Property tax appeals steady from last year
With three days left until the filing deadline, property assessment appeals filed so far with the city are running about the same as last year, a city official said.
Gary Kurokawa, Real Property Assessment Division administrator, said about 2,800 appeals had been filed, compared with 2,100 at this time last year.
"Right now our general feeling is that it's pretty much status quo, like last year. We don't see any big surge, and we don't see any less," Kurokawa said. "I think the public knows that values have been increasing, so it's not a surprise to people. People just don't like it."
Because of the Martin Luther King Jr. holiday on Monday, property owners have until 4:30 p.m. Tuesday to hand-deliver appeals to the Real Property Assessment Division offices in the basement of 842 Bethel St. in downtown Honolulu or at Room 206 at Kapolei Hale, 1000 Uluohia St. Appeals can also be mailed but must be postmarked by the U.S. Postal Service by midnight Tuesday. There is a $25 fee to file an appeal.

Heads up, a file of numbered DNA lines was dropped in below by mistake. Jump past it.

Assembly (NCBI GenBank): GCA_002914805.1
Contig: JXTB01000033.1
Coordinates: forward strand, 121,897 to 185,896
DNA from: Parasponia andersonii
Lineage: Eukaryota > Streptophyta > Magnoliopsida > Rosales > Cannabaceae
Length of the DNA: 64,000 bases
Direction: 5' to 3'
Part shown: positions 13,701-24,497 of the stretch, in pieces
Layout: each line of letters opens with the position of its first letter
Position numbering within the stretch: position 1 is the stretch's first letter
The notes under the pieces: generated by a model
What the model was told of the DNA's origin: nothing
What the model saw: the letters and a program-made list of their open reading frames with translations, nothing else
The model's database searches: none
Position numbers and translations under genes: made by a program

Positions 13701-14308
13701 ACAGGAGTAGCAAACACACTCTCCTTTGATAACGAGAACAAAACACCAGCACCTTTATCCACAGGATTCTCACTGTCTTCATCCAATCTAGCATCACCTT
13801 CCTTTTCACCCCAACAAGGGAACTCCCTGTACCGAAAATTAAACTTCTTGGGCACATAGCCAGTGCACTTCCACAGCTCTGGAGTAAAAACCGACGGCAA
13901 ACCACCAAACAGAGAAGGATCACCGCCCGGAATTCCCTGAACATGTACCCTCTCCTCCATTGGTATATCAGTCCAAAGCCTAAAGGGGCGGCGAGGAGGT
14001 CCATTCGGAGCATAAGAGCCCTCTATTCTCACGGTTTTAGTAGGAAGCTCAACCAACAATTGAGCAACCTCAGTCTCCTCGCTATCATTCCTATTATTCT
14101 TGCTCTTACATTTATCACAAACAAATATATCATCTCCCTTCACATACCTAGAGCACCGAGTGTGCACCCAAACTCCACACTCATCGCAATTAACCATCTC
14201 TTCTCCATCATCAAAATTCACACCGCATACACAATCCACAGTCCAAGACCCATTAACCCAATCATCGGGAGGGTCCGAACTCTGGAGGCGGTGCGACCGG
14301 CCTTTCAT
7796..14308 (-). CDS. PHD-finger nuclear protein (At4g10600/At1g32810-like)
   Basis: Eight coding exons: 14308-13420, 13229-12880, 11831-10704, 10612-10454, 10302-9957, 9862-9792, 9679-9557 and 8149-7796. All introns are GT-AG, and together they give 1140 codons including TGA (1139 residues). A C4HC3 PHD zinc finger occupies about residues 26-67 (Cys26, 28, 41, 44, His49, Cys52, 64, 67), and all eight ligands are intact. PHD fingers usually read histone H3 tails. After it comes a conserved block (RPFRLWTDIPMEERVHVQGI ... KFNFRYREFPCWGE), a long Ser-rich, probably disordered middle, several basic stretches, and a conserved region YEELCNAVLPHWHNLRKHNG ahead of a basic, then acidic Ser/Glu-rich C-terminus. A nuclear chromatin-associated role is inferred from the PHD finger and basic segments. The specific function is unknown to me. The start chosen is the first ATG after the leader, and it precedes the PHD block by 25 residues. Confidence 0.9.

Board of Review appeal forms were included in assessment notices mailed to property owners last month, and can also be obtained at property assessment offices, satellite city halls or online at www.honolulu.gov/rpa.
Kurokawa said more than half of the appeals come by mail and arrive either on the deadline or a day or two later.
"When we come back from that three-day weekend, the mail should be heavy," Kurokawa said. "So the 16th, 17th and 18th, we'll be receiving the bulk of the appeals."
Last year, about 6,000 were filed.
Kurokawa said one reason appeals might be steady is because even though values have increased, some measures have been put into place to help lessen the blow, such as doubling the homeowner exemption, lowering the residential tax rate and a $200 tax credit.
"So the impact becomes not as severe, and this year there's a lot of time before the rates are set, and the Council and the administration will be looking at tax relief measures. So it's not the endgame right now," Kurokawa said.